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May 06, 1994 - Image 52

Resource type:
Text
Publication:
The Detroit Jewish News, 1994-05-06

Disclaimer: Computer generated plain text may have errors. Read more about this.

12 MOM CERTWICATE

3.500/0
3.55%

INTEREST
RATE

A.P.Y./

24 MONTH CERTIFICATE

4.00%
4.06%

INTEREST
RATE

A.P.Y./

These are fixed rate
certificates of deposit
that are insured by
the Federal Deposit
Insurance Corporation
(FDIC). A minimum
opening deposit and
balance of $500.00
is required to obtain
the stated A.P.Y.

Call 338-7700
352-7700

60 MONTH CERTIFICATE

5.00°/o
5.09°l0

First
Rate
Rates.

INTEREST
RATE

A.P.Y./ *

f

FIRST SECURITy

sAviNci s BAND

"First in Service .'

Main Office

2600 Telegraph Rd.
Bloomfield Hills. MI 48302

Annual percentage yield when compounded quarterly. Rate is accurate as of 5/6/94.

Penalty for early withdrawal from certificate accounts may be assessed.

EQUAL HOUSING

LENDER

• We will not be undersold on
any diamond of comparable
size and quality
• GIA reported diamonds
• Instant credit

(/)

LLI

LLJ

F-
LU

LLJ

52

32419 Northwestern Highway Farmington Hills, Michigan 48334 313-855-0040
Located between Middlebelt and Fourteen Mile Road
Mon, Tues, Wed, Fri 10-6, Thurs 10-8, Sat 10-5

A Third Generation of Quality and Tradition in Diamonds and Diamond Jewelry, passed down from Norman Allan

Israeli Economy
Is Threatened

Jerusalem (JTA) — The
closure of the territories,
after a series of terror at-
tacks on Israeli civilians,
threatens to cripple sections
of Israel's economy and the
livelihoods of tens of
thousands of Palestinians in
the Gaza Strip and the West
Bank.
Such were some of the
assessments made at the
weekly Cabinet meeting
about the implications of
sealing off the territories.
But Prime Minister Yit-.
zhak Rabin told his Cabinet
that the closure "must reac-
custom the country to being
independent of the ter-
ritories for its labor force."
Communications Minister
Shulamit Aloni, of the
Meretz bloc, warned that the
closure could bring the ter-
ritories'. 2 million people to
the point of starvation.
The Israeli army's com-
mander for the southern sec-
tor said the closure will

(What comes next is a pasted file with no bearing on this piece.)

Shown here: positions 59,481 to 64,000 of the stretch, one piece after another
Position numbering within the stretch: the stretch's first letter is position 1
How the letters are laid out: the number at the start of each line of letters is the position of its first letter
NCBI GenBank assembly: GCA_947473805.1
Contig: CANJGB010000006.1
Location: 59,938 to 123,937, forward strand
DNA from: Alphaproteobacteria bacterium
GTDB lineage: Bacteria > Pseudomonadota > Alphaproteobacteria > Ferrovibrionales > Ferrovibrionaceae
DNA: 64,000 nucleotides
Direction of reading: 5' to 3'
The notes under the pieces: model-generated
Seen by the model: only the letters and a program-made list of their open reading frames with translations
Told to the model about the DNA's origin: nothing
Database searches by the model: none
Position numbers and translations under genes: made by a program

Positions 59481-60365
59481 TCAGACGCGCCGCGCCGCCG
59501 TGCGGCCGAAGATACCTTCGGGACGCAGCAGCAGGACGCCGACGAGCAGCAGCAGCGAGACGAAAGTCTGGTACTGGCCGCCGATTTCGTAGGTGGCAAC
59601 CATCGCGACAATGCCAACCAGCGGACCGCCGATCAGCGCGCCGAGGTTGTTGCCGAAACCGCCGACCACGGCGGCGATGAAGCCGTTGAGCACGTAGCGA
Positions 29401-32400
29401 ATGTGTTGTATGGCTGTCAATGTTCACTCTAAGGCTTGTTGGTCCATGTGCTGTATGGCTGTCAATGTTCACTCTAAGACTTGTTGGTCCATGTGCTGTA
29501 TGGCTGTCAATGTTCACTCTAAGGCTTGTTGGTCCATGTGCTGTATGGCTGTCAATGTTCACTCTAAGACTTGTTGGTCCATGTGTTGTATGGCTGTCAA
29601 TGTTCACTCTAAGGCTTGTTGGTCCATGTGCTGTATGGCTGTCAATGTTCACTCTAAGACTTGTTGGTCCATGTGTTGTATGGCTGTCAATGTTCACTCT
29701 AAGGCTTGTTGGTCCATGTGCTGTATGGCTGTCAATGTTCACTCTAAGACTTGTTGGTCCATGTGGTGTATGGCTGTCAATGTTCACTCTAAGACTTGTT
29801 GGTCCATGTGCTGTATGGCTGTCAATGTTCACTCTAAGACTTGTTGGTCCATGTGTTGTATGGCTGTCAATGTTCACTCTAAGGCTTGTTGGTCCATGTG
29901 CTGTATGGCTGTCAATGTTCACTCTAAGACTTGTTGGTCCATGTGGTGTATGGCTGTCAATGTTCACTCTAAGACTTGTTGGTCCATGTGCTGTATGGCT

make life "very difficult for
the Gazans and is likely to
increase violence there."
"If we want to advance
peace, we have to let these
people be more relaxed and
allow (PLO Chairman
Yassir) Arafat to come to an
area where Hamas will not
be in control, where there
will be a better mood," Ms.
Aloni said, referring to the
Islamic organization that
has taken responsibility for
the recent attacks on
Israelis.
"When we are talking
about making peace, their
situation will never have
been worse than it is today,"
Ms. Aloni said of the
residents of the territories.
"We cannot ignore their
needs."
Israel has closed off the
territories before, including
in late March 1993. This
closure is seen by some to be
a delicate maneuver that
must provide for Israelis'
need for security without
jeopardizing the peace pro-
cess.
In Israel, those most af-
fected by the closure are the
building trades and
agriculture, which, since
1967, have become increas-
ingly dependent on cheap
Arab labor.
The order to close the ter-
ritories came April 7 — one
day after a suicide car-bomb
attack in the northern
Israeli town of Afula claimed

the lives of seven Israelis,
most of them high school
students.
Last week, the llamas
movement said it would step
up terror attacks against'
Israel.
To counter potential econ-
omic problems Israelis may
face because of the closure of
the territories, Agriculture
Minister Yaacov Tsur and
the director general of the
Prime Minister's Office,
Shimon Sheves, are to work
out a scheme that will
mobilize thousands of Israeli
high school students and
army personnel to help with
the harvest.
Both men are, incidental-
ly, kibbutz members who
could be expected to be espe-
cially sensitive, and hostile,
to the idea of importing for-
eign labor, an idea also
discussed here.
Israelis may also be en-
couraged to return to
agricultural work by
government subsidies that
will increase wages paid in
this sector.
Some of the shortfall in the
labor force is to be met by
permitting the entry into
Israel of some 18,000 foreign
workers, mostly from
Thailand.
Some 15,000 of them will
be employed in the building
trades, and the rest in
agriculture. ❑

Stock Market
Recovers

Jerusalem (JTA) — Israeli
investors are hoping the
latest bounce in the market
reflects the end of the bear
market which began in
February, rather than just
another temporary reprieve
from the mauling they have
suffered.
Shares on the Tel Aviv
Stock Exchange fell more
than 10 percent last week,
the equivalent of a nearly
400-point drop in New
York's Dow Jones Industrial
Average.
Share prices rose almost 7
percent to brisk demand, as
small investors and portfolio
managers returned to the
market.
There is a long way to go,
however, before the Ahad
Ha'am St. exchange recovers
the spectacular 40 percent
gains it saw between July
1993 and the beginning of
February.



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